There's been some cost-conscious press regarding the Green Party's "Recount2016" campaign, in which $7.4 million was raised -- but not much press about how much was spent by political parties, PACs, officeholders, and others, to oppose those recounts.

Approximately how much was spent on legal fees to oppose the Green Party's recount campaign?

(If some such fees are not publicly disclosed, then even a minimum-legal-wage man-hours estimate would be better than nothing.)

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    @Rathony - cost of political campaigns are absolutely ontopic here. If you disagree, you should ask about that on Meta. – user4012 Dec 13 '16 at 12:35
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    @Rathony - an election recount is not political? – user4012 Dec 13 '16 at 12:38
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    I think this question is on-topic. Stopping a political action with legal means is also a political action. Knowing what it costs is important to understand which organizations are capable of doing something like that. – Philipp Dec 13 '16 at 13:10
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    This discussion should be moved to meta where answers aren't limited to 600 characters and can be downvoted. Yes, it is absolutely possible to find out how much the Republican party spent on legal fees. Party expenditures are heavily monitored. The Trump University lawsuits may or may not be spent out of monitored funds, e.g. a public corporation. But this isn't about the Trump University lawsuits, which are only relevant because Trump is. This is a campaign activity paid with campaign funds. Except for the government parts. Not politics? Are you really serious? – Brythan Dec 13 '16 at 14:22
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    I have deleted a lot more discussion about whether or not this question is on-topic. As Brythan said, if you want to discuss this further, open a question on meta where you have space to properly make your argument and where it is available for future reference. – Philipp Dec 14 '16 at 11:00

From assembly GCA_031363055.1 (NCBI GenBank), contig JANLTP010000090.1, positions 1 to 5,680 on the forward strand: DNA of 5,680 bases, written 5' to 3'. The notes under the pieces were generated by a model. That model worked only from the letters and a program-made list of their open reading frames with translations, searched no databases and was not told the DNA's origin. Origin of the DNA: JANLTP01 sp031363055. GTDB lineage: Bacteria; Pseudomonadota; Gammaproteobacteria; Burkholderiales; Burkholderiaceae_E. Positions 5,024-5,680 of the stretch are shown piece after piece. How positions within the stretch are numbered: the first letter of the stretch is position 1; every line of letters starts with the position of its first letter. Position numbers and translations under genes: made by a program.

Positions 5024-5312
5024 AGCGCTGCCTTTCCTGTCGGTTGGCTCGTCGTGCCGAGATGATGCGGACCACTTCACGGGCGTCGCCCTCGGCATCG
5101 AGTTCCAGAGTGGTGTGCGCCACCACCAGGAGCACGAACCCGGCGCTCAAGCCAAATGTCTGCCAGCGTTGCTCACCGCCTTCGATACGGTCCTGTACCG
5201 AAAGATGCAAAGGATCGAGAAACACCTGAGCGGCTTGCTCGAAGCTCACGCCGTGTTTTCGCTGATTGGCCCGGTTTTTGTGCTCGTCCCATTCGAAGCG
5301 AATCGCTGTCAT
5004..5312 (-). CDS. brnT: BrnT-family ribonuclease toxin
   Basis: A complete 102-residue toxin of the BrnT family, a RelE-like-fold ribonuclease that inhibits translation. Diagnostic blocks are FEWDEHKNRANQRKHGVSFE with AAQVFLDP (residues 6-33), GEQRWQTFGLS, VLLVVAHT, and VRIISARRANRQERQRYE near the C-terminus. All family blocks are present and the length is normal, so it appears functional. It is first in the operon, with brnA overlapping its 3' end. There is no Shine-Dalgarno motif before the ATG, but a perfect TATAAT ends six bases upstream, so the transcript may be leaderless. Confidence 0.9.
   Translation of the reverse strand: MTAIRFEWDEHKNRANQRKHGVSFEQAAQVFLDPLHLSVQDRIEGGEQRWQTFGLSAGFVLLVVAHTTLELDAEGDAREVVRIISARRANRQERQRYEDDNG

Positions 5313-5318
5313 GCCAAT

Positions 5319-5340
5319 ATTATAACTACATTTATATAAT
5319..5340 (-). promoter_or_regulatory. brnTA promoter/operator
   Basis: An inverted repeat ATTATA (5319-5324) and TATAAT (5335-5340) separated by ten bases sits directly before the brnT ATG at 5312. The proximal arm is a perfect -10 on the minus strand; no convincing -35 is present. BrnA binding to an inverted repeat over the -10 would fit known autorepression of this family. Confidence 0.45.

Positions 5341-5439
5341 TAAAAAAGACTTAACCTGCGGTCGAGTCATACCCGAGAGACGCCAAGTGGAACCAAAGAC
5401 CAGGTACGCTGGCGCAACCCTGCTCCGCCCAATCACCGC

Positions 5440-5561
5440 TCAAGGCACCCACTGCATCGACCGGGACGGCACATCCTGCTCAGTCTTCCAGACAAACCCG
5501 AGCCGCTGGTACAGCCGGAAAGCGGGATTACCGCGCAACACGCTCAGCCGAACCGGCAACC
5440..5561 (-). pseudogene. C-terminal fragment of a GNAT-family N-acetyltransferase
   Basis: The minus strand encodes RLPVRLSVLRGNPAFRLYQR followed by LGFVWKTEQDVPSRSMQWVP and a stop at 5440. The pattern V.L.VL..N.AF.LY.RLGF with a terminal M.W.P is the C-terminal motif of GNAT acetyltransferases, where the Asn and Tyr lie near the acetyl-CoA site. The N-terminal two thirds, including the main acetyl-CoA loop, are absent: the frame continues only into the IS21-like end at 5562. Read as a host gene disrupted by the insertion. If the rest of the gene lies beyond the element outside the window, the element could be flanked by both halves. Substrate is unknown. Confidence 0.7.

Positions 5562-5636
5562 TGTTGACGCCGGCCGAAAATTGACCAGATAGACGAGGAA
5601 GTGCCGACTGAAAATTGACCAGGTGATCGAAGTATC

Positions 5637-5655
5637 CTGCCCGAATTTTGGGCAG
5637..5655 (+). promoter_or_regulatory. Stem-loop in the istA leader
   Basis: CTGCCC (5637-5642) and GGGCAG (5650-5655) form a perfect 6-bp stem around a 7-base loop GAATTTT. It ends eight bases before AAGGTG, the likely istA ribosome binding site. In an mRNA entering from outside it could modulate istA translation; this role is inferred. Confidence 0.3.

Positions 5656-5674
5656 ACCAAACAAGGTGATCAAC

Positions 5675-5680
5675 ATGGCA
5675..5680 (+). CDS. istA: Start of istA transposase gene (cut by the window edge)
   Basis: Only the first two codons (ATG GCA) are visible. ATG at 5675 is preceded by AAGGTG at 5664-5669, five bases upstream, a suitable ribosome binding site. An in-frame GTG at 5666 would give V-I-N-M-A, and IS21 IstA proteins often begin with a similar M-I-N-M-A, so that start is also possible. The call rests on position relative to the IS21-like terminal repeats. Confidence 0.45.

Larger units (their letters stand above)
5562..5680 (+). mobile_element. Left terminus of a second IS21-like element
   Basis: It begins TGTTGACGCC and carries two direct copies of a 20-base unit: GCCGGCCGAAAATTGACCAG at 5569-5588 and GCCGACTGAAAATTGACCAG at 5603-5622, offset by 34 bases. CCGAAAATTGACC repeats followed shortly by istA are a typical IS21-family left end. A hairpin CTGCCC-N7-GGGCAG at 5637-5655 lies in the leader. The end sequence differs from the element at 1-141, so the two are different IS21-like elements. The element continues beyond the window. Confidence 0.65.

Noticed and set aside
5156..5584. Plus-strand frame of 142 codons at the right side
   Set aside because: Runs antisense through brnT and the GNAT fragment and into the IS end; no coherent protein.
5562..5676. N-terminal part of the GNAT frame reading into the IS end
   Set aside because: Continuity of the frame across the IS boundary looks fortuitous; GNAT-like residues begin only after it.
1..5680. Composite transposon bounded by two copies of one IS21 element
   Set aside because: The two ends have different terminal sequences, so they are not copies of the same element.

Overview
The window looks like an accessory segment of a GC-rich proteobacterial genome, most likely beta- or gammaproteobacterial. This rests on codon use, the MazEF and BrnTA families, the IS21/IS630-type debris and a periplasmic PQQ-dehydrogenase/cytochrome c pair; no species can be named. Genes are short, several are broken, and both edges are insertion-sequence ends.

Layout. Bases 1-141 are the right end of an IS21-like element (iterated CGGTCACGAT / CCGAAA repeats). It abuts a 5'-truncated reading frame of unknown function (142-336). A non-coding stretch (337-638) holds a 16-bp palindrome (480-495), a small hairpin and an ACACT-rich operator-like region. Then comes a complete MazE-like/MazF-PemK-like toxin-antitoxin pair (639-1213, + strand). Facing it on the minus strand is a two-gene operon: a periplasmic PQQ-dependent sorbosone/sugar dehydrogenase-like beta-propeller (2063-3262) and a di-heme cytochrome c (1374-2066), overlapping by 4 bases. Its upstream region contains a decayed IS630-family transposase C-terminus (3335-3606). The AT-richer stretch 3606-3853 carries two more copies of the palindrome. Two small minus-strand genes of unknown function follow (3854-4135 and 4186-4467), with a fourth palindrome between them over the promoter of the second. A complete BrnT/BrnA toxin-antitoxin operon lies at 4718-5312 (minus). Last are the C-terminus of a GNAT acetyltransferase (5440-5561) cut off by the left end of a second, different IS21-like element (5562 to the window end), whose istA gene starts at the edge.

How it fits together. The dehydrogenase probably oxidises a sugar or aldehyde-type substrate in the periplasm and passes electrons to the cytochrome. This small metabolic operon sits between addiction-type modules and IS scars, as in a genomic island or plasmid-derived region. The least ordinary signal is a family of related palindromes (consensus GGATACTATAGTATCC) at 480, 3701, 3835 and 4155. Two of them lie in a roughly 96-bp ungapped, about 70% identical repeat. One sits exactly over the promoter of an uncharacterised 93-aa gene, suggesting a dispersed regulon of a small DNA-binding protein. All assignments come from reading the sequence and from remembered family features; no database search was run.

This seems like a nice example of something we would call a Fermi problem in physics. Let me preface this by saying that as a physicist, I know little about the inner workings of the legal world, but here's my guess based on reading newspaper and blog accounts.

There seems to have been a two tiered approach, one fighting the recount in the courts and two fighting the recount on the ground at the county level. I think it's fair to assume that the Trump team focused its efforts in urban places where it perceived democrats could gain the most votes -- Milwaukee county in Wisconsin, Wayne, Macomb, and Oakland counties in Michigan. It seems like the court challenges in Pennsylvania succeeded, and so there was never a need to mount a ground effort in Philadelphia or Allegheny counties. I would guess that on order of ten attorneys were needed for each effort -- the court battle in Wisconsin, the court battle in Michigan, and the court battle in Pennsylvania. Then probably an additional ten attorneys were sent to each urban county. That's a total of 70 attorneys, working maybe full time for two weeks at conservatively $200 an hour.

So, my back of the envelope estimate is

70 attorneys x $200 per hour x 10 working days x 8 hours per day = $1 million

My error bars here are huge, but it seems to be the same order of magnitude that Stein was asked to spend by the states to get the recount effort started. I would be interested if anyone who knows more could make a better estimate.

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  • Good answer, just the sort of base estimation I was hoping for. One possible addition might be if the 10 attorneys sent to each urban county charged for travel expenses and lodgings. – agc Dec 15 '16 at 3:58
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    Yes, if the Trump campaign was not able to find locals, it's conceivable one needs to add another two or three thousand dollars per person in travel expenses. – user2309840 Dec 15 '16 at 6:20

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